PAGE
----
Conclusions: CNGA3 is the main gene associated with achromatopsia in our population (around 75%), which is in contrast to the distribution worldwide (~ 25%). Most achromats suffer from photophobia and nystagmus, and the main refractive error is hypermetropia. Achromatopsia’s natural course is stationary and non-progressive, and there may even be a slight improvement in visual acuity with time.

The Risk and Predictors of Malignancies in Ankylosing Spondylitis Patients in Israel. A Retrospective Electronic Databased Study.

Noy Horesh, Polina Kagan DMD MSc, Howard Amital MD MHA, Avishai M. Tsur MD MHA , Abdulla Watad MD, Arnon D Cohen MD-PhD and Niv Ben-Shabat MD MPH. 27-33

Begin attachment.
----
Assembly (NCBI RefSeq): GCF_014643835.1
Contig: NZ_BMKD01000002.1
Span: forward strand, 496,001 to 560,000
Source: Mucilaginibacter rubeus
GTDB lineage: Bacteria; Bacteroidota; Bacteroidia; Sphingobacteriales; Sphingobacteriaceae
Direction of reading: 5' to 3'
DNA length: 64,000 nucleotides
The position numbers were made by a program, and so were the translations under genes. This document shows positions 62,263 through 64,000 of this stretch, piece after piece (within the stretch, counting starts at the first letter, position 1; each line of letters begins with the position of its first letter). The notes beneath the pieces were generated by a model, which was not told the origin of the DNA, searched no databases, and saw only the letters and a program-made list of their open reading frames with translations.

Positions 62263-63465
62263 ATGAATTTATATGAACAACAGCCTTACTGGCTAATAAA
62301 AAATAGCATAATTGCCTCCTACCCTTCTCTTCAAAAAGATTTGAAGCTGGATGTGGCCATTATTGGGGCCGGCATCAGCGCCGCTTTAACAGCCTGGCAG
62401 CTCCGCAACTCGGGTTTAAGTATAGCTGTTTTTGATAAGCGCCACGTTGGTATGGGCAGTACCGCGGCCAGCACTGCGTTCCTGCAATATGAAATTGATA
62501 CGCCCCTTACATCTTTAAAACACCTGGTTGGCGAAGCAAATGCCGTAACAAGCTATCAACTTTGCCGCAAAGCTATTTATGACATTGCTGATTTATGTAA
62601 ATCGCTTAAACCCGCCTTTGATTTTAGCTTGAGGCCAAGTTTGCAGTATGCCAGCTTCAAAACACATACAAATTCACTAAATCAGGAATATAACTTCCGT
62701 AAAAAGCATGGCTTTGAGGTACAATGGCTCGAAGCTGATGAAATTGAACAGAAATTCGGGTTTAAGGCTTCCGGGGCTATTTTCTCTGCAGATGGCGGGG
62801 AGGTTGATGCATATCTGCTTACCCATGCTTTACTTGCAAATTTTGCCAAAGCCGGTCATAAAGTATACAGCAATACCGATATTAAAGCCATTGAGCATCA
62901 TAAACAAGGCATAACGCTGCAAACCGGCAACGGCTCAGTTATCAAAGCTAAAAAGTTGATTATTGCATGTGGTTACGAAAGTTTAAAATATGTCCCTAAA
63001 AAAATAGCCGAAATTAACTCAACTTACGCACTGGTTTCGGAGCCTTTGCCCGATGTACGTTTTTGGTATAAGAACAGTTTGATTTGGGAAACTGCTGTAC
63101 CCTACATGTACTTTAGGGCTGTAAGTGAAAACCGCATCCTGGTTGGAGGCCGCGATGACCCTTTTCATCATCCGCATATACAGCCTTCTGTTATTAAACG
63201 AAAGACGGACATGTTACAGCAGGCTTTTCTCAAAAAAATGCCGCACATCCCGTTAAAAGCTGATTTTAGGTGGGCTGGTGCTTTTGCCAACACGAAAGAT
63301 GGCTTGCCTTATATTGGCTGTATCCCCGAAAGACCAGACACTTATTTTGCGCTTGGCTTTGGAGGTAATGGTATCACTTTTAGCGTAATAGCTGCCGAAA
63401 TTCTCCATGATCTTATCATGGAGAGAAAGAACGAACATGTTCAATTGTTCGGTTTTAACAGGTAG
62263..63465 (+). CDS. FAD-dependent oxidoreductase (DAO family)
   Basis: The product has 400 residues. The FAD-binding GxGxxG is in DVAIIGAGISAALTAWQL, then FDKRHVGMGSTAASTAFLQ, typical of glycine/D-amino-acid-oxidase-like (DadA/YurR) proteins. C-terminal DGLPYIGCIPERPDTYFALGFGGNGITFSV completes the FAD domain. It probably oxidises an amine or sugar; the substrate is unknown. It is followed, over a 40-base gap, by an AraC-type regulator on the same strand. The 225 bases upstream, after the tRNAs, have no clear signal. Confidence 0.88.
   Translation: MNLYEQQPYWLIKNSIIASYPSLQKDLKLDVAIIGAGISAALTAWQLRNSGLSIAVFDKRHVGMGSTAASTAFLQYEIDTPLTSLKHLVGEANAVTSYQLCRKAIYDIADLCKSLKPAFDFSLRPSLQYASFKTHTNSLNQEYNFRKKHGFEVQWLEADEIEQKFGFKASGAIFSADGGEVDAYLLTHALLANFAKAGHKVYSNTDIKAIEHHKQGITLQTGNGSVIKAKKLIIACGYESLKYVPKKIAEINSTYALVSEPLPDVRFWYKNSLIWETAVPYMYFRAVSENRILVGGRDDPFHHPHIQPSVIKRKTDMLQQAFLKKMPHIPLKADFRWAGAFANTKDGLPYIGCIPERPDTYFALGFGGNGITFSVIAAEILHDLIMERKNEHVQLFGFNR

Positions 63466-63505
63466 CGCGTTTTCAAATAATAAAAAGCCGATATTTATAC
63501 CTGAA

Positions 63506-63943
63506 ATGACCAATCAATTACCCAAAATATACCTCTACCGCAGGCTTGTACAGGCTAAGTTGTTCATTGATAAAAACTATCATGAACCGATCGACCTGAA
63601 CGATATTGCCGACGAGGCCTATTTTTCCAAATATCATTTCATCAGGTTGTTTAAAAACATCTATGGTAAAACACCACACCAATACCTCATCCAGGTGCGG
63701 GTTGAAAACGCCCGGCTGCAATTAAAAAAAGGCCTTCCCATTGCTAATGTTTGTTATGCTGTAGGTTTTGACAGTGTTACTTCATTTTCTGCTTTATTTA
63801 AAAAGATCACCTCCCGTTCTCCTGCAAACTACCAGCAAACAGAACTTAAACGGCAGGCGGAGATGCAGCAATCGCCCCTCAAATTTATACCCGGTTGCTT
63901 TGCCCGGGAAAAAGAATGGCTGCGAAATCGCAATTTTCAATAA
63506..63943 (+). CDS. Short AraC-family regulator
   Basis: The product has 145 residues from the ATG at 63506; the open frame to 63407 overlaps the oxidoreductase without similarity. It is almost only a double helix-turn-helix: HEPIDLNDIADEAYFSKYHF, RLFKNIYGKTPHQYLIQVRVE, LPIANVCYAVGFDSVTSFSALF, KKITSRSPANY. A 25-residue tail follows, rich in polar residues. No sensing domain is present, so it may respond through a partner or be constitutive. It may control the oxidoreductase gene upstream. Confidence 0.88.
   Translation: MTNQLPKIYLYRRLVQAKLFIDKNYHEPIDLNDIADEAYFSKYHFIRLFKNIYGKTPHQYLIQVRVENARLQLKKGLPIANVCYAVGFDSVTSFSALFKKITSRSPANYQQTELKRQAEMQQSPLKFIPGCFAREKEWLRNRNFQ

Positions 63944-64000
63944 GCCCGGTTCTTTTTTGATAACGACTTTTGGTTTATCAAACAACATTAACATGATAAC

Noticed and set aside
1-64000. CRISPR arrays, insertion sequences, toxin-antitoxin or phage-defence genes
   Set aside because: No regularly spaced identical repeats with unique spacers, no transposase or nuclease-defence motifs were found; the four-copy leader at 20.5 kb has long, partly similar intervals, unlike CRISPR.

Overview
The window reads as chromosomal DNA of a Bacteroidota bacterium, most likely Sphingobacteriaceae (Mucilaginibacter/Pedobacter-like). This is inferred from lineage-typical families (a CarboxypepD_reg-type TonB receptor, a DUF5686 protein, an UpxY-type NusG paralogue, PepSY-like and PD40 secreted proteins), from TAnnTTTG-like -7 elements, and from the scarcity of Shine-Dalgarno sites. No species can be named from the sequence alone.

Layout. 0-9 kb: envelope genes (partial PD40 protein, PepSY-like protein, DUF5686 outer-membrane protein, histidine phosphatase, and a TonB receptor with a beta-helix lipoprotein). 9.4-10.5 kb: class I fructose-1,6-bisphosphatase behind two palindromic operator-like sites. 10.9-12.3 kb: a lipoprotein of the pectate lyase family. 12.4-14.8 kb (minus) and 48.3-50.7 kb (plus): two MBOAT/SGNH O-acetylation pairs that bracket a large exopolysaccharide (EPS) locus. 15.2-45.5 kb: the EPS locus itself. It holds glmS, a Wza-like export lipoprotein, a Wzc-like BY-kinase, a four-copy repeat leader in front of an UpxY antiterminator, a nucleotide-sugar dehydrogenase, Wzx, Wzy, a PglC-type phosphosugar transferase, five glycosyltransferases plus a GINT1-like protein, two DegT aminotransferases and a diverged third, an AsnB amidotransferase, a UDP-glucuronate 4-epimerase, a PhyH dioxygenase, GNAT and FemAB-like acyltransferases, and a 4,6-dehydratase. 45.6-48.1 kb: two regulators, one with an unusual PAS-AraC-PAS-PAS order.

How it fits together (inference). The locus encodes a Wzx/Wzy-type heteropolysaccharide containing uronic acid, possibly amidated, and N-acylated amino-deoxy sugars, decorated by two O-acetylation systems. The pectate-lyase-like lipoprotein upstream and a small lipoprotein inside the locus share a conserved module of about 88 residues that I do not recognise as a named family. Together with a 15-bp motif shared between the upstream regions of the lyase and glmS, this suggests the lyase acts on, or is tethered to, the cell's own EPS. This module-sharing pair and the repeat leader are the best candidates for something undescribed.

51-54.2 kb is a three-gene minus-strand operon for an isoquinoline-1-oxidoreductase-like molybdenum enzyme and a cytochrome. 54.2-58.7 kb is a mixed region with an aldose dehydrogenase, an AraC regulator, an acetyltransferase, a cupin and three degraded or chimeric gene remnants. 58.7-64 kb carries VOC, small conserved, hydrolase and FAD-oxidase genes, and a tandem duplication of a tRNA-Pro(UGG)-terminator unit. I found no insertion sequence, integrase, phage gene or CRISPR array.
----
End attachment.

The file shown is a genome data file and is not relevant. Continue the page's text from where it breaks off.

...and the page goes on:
Background: Previous studies found ambiguous associations between ankylosing spondylitis (AS) and the risk of cancer.
Objectives: To assess the risk of overall and site-specific malignancies for AS patients in Israel, while examining the role of co-morbidities and immunomodulatory therapy.
Methods: We conducted a retrospective electronic data-based study of Clalit health services patients diagnosed with AS between 2002-2018, with no history of cancer prior to enrollment, with 5:1 ratio matched-controls by age, gender, and place of residence. Odds ratio (OR) for site-specific malignancies, com- paring AS patients and controls, were calculated using logistic regressions. Predictors for malignancies within the AS cohort were evaluated in the same manner.